Loose Women: Attitudes about the Oldest Medieval Profession

Don't snicker! This week's Aoife's Links takes a serious, scholarly look at the sexuality of women and the profession of prostitution through the Middle Ages.

Greetings My Faithful Readers!

This links list is about medieval attitudes regarding Prostitution and Women's Sexuality. I learned a lot while researching this list. For instance, for many of our medieval counterparts, prostitutes were considered a necessary part of society. Doctors and Church fathers were polar opposites regarding whether or not abstinence was healthy. And, since most young men didn't marry until age 24 or later, you can readily see how the attitude that prostitutes saved the "gentle women" (that'd be the noble Mom, Daughter, and Sister) from certain ravishment came about.

If you read this particular list for titillation, you might be surprised at what you find. Only one site is light-hearted, and even that one manages to spread some information with its cheesy illustrations of fancy women. Oh yes--there are no illustrations of naked people in this links list. Sorry to disappoint you, but there you have it. We're safe in knowing that this list is completely visually clean. There is, however, the odd reference to body parts and bodily function.

So, dive in, learn something, and understand our chosen culture a little better.

Cheers

Aoife

m/k/a Lisbeth Herr-Gelatt
Riverouge, Endless Hills, Aethelmearc


Tanja Garrett: Thesis
http://mcel.pacificu.edu/history/dept/students/theses2000/garrett/garret...
(Site Excerpt) Augustine did not condone "unnatural sex," but he understood human nature in that there would always be a demand for sex, "Banish prostitutes and you reduce society to chaos through unsatisfied lust."

Brown University: Prostitution in the Middle Ages: Prostitution and Canon Law
http://www.brown.edu/Departments/Italian_Studies/dweb/society/sex/prosti...
(Site Excerpt) It was accepted as fact that young men would seek out sexual relations regardless of their options, and thus prostitution served to protect "respectable" townswomen from seduction and even rape. In 1358, the Grand Council of Venice declared that prostitution was "absolutely indispensable to the world".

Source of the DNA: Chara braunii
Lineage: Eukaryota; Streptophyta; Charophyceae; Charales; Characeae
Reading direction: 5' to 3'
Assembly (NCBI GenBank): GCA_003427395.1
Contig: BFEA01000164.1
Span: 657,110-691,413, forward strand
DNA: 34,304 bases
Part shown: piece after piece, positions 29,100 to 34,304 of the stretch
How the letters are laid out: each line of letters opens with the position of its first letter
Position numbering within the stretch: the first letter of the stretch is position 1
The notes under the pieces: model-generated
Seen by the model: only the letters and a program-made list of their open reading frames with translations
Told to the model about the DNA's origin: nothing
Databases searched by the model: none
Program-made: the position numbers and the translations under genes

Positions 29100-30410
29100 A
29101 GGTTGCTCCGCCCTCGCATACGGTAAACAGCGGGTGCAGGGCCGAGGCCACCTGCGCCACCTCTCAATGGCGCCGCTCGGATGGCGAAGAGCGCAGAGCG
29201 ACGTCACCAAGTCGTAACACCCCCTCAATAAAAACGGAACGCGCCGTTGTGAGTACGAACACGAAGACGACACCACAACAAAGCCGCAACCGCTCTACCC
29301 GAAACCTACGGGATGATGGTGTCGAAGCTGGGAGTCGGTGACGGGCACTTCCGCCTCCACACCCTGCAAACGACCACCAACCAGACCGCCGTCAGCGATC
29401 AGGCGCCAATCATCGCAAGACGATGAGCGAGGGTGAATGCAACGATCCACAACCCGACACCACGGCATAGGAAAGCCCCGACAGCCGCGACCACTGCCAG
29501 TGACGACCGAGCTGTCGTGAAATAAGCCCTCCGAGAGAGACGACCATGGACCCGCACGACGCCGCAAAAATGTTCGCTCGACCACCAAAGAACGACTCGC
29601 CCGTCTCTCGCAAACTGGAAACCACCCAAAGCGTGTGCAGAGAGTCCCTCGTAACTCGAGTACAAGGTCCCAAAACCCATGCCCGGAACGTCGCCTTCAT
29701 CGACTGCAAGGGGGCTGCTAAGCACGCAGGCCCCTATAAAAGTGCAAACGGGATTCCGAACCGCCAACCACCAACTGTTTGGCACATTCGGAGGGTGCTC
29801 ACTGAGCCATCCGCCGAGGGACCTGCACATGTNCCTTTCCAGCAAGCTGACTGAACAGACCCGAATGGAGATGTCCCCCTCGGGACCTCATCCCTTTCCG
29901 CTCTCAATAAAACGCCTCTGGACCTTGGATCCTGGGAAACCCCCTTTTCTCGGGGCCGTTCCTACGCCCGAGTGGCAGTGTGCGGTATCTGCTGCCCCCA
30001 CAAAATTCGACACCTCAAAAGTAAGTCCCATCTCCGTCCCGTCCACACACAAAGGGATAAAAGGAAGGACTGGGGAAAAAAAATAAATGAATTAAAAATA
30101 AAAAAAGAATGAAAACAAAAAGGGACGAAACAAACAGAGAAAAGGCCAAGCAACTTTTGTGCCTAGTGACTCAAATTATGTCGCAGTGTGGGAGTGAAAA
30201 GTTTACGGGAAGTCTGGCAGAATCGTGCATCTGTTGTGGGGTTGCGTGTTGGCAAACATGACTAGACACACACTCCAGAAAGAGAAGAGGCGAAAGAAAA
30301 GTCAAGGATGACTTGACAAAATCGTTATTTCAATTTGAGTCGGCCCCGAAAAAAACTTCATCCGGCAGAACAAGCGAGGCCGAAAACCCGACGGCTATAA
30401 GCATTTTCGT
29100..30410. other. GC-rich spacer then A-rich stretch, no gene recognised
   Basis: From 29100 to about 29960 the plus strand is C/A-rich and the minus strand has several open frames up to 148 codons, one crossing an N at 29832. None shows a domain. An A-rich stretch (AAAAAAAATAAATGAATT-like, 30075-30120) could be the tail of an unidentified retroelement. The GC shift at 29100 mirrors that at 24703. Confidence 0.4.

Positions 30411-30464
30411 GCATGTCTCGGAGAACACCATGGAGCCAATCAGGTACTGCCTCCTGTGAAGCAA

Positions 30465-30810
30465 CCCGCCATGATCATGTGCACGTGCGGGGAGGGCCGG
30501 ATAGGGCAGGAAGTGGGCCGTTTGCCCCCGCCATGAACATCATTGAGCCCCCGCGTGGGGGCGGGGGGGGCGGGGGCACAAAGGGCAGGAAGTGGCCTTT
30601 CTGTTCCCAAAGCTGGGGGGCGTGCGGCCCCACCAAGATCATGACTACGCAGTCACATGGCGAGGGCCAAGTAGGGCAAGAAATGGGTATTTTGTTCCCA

Medieval Sourcebook: Corpus Iuris Civilis: The Digest and Codex: Marriage Laws
http://www.fordham.edu/halsall/source/cjc-marriage.html
(Site Excerpt) Where a freedwoman is living in concubinage with her patron, she can leave him without his consent, and unite with another man, either in matrimony or in concubinage. I think, however, that a concubine should not have the right to marry if she leaves her patron without his consent, since it is more honorable for a freedwoman to be the concubine of a patron than to become the mother of a family.

ORB: Rape and Prostitution
http://www.the-orb.net/textbooks/anthology/beidler/rape.html
(Site Excerpt) They also institutionalized prostitution as a form of rape control. In an age when economic and social conditions were such that few men married before the age of 24 (women tended to marry at a younger age), those who managed the cities openly recognized the need to protect their wives and daughters by providing for regulated and organized prostitution. Indeed, the city leaders often set aside a specific part of town--usually away from the center but not too far away--for prostitution.